The finance ministry plans to revamp its flagship lending scheme, Pradhan Mantri Mudra Yojna (PMMY), to ensure better access to credit for small firms, boost entrepreneurship and promote financial inclusion.
“There is a plan to revamp the Mudra scheme. We need to see how more people can avail loans under this scheme and also ensure that such loans do not face defaults," a senior government official said, requesting anonymity, adding that the plan which is still in the works could start in the next 3-4 months.
In its budget for 2015-16, the National Democratic Alliance (NDA) government had announced the loan scheme for over 57 million non-farm small and micro enterprises, a sector which generates maximum employment. At a time when India is battling a slowdown,better access to credit can also create more jobs, a key focus area for Prime Minister Narendra Modi besides promoting entrepreneurship.
Micro Units Development and Refinance Agency, or the Mudra scheme, was started to refinance loans of up to ₹10 lakh given by banks and other lending institutions to small borrowers.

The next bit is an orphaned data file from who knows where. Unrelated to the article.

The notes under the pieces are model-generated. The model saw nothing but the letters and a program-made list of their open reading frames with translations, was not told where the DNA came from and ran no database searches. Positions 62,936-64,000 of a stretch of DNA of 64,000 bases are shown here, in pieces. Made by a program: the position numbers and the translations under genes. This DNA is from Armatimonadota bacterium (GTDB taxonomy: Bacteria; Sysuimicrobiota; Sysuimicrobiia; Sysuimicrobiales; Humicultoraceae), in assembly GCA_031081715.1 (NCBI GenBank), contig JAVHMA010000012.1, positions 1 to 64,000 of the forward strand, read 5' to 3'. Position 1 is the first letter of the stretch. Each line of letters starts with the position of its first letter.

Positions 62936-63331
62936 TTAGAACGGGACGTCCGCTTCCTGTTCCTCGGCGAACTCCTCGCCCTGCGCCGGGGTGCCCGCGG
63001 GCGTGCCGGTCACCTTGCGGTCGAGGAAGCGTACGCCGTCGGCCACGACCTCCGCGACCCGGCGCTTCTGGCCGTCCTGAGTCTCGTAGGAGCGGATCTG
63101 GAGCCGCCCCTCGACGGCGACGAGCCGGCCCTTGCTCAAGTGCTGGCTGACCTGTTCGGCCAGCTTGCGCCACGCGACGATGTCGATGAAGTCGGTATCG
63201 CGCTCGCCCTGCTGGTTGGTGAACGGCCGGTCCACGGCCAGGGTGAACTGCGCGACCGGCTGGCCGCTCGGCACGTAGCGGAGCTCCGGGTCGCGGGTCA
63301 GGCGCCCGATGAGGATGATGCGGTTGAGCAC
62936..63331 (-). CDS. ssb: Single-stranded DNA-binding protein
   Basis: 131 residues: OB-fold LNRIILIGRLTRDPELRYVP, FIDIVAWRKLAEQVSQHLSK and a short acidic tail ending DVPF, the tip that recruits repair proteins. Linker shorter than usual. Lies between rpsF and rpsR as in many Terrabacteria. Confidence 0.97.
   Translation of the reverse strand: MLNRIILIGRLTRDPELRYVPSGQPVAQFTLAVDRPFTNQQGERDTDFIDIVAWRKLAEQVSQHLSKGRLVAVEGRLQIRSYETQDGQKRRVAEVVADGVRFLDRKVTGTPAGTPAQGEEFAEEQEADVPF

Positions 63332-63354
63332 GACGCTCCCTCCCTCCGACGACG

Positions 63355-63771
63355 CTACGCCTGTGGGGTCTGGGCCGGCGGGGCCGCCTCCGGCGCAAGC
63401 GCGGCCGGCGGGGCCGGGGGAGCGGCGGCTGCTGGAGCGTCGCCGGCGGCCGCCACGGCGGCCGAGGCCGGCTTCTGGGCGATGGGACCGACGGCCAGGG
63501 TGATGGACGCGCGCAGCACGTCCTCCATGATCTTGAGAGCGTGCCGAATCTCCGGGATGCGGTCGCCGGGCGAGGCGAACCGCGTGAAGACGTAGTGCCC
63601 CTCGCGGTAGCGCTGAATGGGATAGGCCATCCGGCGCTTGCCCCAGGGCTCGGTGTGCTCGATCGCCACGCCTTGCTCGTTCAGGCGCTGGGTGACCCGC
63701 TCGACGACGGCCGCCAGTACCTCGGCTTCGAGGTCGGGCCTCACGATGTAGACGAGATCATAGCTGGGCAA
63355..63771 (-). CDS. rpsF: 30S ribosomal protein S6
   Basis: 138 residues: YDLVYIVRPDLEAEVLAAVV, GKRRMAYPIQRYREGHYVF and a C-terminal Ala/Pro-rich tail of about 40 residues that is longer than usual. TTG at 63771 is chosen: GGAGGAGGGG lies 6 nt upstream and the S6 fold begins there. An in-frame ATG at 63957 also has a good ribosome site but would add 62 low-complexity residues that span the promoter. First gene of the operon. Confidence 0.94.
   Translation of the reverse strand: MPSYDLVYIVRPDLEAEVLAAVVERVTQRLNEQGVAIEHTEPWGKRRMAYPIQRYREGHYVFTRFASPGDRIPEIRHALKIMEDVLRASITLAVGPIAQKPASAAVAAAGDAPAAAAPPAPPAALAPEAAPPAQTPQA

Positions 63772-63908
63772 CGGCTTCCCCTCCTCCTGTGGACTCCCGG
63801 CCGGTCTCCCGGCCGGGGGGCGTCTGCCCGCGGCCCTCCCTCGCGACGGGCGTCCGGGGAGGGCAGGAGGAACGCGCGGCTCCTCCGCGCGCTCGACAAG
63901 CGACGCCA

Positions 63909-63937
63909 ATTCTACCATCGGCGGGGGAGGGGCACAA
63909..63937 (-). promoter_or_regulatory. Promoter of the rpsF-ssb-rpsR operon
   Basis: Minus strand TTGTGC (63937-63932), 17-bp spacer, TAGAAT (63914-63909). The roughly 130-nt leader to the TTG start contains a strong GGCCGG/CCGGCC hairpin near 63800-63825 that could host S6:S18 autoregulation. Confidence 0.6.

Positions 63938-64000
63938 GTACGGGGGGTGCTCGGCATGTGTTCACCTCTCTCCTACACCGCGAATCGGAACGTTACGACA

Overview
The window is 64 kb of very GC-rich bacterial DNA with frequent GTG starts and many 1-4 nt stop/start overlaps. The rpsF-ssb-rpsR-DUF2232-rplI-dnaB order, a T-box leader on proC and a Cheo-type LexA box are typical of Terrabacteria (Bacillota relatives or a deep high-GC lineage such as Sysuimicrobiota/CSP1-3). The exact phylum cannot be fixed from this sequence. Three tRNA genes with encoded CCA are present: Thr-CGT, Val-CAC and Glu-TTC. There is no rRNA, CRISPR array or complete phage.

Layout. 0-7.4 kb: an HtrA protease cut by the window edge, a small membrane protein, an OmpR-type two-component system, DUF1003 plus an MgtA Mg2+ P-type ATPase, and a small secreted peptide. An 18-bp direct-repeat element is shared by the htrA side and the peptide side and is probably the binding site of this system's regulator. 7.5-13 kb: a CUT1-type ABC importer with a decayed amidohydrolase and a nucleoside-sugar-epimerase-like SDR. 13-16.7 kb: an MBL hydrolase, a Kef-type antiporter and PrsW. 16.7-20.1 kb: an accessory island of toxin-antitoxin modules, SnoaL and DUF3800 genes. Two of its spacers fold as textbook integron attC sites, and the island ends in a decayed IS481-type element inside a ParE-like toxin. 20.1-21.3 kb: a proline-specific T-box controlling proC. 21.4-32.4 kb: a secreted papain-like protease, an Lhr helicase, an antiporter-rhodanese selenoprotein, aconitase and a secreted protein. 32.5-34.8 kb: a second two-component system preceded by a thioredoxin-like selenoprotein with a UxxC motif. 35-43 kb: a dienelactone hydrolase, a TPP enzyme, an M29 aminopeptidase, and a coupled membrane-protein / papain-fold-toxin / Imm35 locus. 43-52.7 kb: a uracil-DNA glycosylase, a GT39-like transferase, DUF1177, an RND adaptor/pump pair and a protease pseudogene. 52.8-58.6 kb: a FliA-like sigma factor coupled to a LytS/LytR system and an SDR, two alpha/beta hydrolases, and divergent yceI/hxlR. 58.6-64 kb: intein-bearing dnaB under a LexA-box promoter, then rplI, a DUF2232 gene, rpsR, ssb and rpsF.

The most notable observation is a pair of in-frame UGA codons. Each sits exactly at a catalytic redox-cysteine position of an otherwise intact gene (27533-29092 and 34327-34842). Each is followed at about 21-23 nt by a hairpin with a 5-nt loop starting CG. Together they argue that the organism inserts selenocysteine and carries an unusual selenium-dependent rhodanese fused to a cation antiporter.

Under the scheme, collateral-free loan of up to ₹10 lakh falls under three categories—Shishu, Kishore and Tarun. Shishu accounts for loans of up to ₹50,000, while ₹50,001 to ₹5 lakh are disbursed under Kishore. The third category is for loans of ₹5-10 lakh.
According to the Mudra website, 6.56 million loans worth ₹32,457 crore have been disbursed since 1 April, data updated on 14 June showed.
In 2018-19, loans worth ₹3.11 trillion were disbursed, up from ₹2.46 trillion a year ago. The government expects at least a 10% rise in loan disbursements this financial year.
“More than 17 crore entrepreneurs have availed loans under the Pradhan Mantri Mudra Yojna. We will expand this initiative further to take the number of beneficiaries of Mudra loans to up to 30 crore," the Bharatiya Janata Party (BJP) had said in its elections manifesto.
However, experts are concerned that the Mudra scheme could be the next big source of non-performing assets (NPAs) for public sector banks.
A senior official at a state-run bank, said requesting anonymity that any loan waiver spoils the credit culture. As a result, borrowers often think they can get away by not repaying it, he said, adding the government’s target-driven approach puts immense pressure on banks, to sanction and disburse more loans than necessary.